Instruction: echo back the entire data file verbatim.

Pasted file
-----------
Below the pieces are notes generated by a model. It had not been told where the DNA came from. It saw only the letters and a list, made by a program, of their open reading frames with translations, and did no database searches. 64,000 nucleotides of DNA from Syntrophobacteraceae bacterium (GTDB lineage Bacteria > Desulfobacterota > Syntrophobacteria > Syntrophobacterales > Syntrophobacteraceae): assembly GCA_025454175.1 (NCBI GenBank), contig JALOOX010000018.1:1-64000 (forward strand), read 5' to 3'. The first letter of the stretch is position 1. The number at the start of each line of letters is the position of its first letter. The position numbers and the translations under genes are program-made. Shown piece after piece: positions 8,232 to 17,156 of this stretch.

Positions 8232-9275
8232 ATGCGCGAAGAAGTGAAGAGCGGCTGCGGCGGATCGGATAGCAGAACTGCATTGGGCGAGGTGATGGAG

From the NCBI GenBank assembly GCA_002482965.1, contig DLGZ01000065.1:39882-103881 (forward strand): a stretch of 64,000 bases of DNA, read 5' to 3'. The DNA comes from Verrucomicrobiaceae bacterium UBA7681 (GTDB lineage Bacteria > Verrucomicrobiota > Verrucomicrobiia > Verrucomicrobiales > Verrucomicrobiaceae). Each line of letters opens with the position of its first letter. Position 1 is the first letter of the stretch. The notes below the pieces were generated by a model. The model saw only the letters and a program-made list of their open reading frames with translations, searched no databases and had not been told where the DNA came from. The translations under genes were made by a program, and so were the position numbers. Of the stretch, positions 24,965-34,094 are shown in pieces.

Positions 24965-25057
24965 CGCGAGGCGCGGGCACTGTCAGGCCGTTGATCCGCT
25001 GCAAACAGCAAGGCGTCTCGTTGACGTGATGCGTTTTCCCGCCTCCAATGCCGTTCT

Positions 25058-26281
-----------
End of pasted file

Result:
Below the pieces are notes generated by a model. It had not been told where the DNA came from. It saw only the letters and a list, made by a program, of their open reading frames with translations, and did no database searches. 64,000 nucleotides of DNA from Syntrophobacteraceae bacterium (GTDB lineage Bacteria > Desulfobacterota > Syntrophobacteria > Syntrophobacterales > Syntrophobacteraceae): assembly GCA_025454175.1 (NCBI GenBank), contig JALOOX010000018.1:1-64000 (forward strand), read 5' to 3'. The first letter of the stretch is position 1. The number at the start of each line of letters is the position of its first letter. The position numbers and the translations under genes are program-made. Shown piece after piece: positions 8,232 to 17,156 of this stretch.

Positions 8232-9275
8232 ATGCGCGAAGAAGTGAAGAGCGGCTGCGGCGGATCGGATAGCAGAACTGCATTGGGCGAGGTGATGGAG

From the NCBI GenBank assembly GCA_002482965.1, contig DLGZ01000065.1:39882-103881 (forward strand): a stretch of 64,000 bases of DNA, read 5' to 3'. The DNA comes from Verrucomicrobiaceae bacterium UBA7681 (GTDB lineage Bacteria > Verrucomicrobiota > Verrucomicrobiia > Verrucomicrobiales > Verrucomicrobiaceae). Each line of letters opens with the position of its first letter. Position 1 is the first letter of the stretch. The notes below the pieces were generated by a model. The model saw only the letters and a program-made list of their open reading frames with translations, searched no databases and had not been told where the DNA came from. The translations under genes were made by a program, and so were the position numbers. Of the stretch, positions 24,965-34,094 are shown in pieces.

Positions 24965-25057
24965 CGCGAGGCGCGGGCACTGTCAGGCCGTTGATCCGCT
25001 GCAAACAGCAAGGCGTCTCGTTGACGTGATGCGTTTTCCCGCCTCCAATGCCGTTCT

Positions 25058-26281